Local View: Parks question doomed by Duluth's dependence on property taxes

From the column: "The size of the ask to local property taxpayers should be based on what is absolutely required to fund the most vital needs, rather than on the basis of what city leaders think they can get."

2020 News Tribune file photo / Anthony Boyd of Brooklyn Park, Minnesota, and his mother sit at a picnic table at Brighton Beach in Duluth in August 2020 after strong storms damaged about a dozen trees.
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Does the failure of the recent proposed increase in the Duluth parks levy mean Duluth has suddenly turned anti-government and anti-tax? Does it mean Duluthians no longer love their parks?

Of course not. In the same election in which Duluthians narrowly defeated the parks levy, they voted for DFL candidates for state and federal offices by even wider margins than usual.

Rather, the failure of the parks levy shows what happens when local governments become too dependent on property taxes. The property tax is a regressive tax that can fall quite heavily on people with fixed and limited incomes. Property-tax increases, which have been significant in recent years, can be a real hardship for many in our community, particularly at a time when the cost of living is increasing generally.

In fairness, the factors driving up Duluth’s property taxes are largely beyond the control of our local government. In the 1970s, the Minnesota Legislature created the Local Government Aid program, which was designed to keep property taxes in check by providing state income tax dollars to communities like Duluth. The failure of the state Legislature to adequately fund this program in recent years has put enormous strain on Duluth’s city budget. That and increased health care benefit costs for city workers (a product of this country’s dysfunctional and increasingly out-of-control health care system) are the main culprits behind local property-tax increases.

None of this, of course, makes property-tax increases any less painful to people on fixed and limited incomes. In my eight years on the Duluth City Council, the most difficult challenge I faced was balancing the need to pay for the local services residents need, want, and rely upon against the limited ability of many residents to pay more in property taxes. Unfortunately, too few of our city leaders are sufficiently sensitive to the real hardships that property-tax increases can cause.


And that, I believe, is the reason the parks levy proposal failed.

Our parks absolutely need additional funding. But if city leaders ask residents to raise the property levy, they have an obligation to first demonstrate that they are truly weighing the need against people's limited ability to pay. That means, for instance, examining the degree to which the city’s aggressive development of new parks and trails infrastructure is placing unsustainable stress on the budget for parks maintenance and unsustainable stress on our parks staff. It means making sure the cost of maintaining tourist-oriented parks and trails is fully funded by tourism-tax revenues rather than by local property taxpayers.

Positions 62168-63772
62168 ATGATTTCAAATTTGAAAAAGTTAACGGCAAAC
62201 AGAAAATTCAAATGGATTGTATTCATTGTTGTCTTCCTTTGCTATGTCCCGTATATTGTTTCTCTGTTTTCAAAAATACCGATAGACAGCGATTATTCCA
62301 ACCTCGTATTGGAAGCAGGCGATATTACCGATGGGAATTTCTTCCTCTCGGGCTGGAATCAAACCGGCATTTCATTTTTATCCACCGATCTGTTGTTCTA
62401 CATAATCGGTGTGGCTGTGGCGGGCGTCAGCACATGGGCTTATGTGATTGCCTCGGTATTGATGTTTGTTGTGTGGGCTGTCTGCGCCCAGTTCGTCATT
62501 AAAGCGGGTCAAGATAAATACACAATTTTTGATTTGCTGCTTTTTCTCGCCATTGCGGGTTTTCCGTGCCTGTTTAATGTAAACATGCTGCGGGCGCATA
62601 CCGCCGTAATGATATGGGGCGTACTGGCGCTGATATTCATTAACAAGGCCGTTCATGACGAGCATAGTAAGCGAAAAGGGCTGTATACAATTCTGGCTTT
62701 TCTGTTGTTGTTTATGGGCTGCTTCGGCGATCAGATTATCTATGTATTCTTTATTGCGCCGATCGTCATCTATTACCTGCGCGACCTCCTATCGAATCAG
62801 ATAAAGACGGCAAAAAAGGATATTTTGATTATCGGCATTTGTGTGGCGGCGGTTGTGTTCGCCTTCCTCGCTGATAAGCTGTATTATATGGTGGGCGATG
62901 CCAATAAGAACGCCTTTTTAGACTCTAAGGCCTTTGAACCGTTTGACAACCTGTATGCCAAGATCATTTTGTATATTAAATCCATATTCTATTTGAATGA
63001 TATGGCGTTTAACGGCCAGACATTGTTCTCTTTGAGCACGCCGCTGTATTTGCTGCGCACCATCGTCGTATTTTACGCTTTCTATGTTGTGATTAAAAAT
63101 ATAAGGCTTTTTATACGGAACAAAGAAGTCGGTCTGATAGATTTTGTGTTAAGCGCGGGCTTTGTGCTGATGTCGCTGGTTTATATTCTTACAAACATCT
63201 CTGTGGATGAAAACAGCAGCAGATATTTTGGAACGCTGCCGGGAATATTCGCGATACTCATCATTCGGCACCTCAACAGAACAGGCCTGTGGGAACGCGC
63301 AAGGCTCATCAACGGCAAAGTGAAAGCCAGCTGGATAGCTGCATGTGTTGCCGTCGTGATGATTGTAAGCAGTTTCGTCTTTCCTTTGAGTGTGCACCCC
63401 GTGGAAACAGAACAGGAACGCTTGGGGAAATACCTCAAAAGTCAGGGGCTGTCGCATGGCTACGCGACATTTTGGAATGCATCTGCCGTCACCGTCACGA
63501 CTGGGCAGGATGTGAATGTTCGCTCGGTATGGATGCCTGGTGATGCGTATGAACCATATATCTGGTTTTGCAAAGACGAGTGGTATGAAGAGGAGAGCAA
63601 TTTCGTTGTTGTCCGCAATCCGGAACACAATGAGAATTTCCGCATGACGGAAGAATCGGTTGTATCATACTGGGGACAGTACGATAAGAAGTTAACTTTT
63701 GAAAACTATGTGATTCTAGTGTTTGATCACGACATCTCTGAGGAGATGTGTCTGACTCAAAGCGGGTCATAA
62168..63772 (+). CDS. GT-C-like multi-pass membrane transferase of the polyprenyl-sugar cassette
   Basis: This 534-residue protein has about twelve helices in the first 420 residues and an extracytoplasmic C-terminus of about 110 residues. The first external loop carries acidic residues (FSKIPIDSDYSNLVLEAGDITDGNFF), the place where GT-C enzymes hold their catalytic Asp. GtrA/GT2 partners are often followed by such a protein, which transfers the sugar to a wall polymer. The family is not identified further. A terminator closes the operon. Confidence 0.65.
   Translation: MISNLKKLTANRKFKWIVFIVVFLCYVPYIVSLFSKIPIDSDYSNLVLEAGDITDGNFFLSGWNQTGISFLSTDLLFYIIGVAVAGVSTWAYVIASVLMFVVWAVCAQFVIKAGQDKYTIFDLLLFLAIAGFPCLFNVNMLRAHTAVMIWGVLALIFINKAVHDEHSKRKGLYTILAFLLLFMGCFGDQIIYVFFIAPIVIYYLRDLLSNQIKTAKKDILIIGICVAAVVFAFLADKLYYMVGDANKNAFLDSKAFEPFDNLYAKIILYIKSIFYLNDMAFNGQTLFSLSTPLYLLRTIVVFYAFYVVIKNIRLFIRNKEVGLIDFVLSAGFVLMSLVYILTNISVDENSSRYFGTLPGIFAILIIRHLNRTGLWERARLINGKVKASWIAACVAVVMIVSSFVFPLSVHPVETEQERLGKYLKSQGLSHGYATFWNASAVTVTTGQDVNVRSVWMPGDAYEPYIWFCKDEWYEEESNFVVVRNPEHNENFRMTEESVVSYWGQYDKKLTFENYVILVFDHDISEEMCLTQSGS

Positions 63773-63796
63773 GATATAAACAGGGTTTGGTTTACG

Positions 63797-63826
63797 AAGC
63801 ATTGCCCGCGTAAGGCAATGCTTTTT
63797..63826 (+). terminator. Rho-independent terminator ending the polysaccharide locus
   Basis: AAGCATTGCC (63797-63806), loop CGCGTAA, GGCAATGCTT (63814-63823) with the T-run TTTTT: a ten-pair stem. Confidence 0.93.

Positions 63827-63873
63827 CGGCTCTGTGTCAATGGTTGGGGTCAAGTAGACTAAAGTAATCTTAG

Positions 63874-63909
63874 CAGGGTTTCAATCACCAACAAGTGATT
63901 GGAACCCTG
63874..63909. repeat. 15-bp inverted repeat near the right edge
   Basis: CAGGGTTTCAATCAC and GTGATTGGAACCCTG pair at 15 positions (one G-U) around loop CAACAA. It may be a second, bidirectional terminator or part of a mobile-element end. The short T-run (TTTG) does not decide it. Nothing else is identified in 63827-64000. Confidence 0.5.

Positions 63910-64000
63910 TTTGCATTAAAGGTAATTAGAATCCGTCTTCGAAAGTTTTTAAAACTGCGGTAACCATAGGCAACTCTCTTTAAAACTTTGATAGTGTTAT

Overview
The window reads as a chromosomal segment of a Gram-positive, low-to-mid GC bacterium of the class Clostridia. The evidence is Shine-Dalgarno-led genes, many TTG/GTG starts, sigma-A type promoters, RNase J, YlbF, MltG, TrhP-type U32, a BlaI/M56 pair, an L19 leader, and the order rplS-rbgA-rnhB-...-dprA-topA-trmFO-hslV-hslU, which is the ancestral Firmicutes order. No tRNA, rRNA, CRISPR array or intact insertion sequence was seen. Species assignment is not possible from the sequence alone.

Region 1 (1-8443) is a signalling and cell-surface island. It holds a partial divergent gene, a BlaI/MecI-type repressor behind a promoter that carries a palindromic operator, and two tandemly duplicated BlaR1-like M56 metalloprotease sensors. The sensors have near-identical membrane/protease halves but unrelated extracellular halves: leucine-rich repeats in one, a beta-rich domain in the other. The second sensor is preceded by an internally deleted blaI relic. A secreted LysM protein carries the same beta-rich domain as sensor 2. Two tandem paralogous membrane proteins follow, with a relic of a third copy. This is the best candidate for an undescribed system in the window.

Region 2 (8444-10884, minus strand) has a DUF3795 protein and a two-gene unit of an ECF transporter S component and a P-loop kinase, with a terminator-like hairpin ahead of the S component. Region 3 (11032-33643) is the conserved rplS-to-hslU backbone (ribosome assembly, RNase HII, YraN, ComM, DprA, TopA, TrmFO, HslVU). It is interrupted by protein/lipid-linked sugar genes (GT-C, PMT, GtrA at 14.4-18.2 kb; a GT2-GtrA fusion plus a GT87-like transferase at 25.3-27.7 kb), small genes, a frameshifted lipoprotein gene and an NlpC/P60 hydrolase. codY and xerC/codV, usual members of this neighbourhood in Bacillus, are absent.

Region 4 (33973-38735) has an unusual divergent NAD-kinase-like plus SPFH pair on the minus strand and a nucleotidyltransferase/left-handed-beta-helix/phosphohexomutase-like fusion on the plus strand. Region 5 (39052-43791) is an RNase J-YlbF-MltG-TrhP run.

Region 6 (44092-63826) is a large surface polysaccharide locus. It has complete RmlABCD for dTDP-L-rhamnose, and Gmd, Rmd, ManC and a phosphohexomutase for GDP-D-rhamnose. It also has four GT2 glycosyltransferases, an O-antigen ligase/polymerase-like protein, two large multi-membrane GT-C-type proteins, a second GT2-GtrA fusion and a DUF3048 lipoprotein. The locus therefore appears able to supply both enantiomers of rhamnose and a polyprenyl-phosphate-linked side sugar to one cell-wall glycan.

And it means that the size of the ask to local property taxpayers should be based on what is absolutely required to fund the most vital needs, rather than on the basis of what city leaders think they can get.

Had all these steps been taken, I believe the parks-levy proposal would have been approved by a wide margin.

But even had all these steps been taken, we would still be left with the overreliance of local government on property taxes. What is really needed is for the state Legislature to adequately fund the Local Government Aid program. The main reason Local Government Aid has been underfunded is lack of support for the program among Republican legislators. Starting in January, however, the DFL will have a majority in both houses of the state Legislature. All of us (most especially our city leaders) must raise our voices to make sure funding for local government is a high priority for the incoming Legislature. If we don’t, it will become increasingly hard for Duluth to provide the services residents expect and rely upon without property-tax increases that many in our community simply cannot afford.

Joel Sipress of Duluth served on the Duluth City Council from 2014 through 2021. He is a history professor at the University of Wisconsin-Superior. He wrote this exclusively for the News Tribune.

Former Duluth City Councilor Joel Sipress

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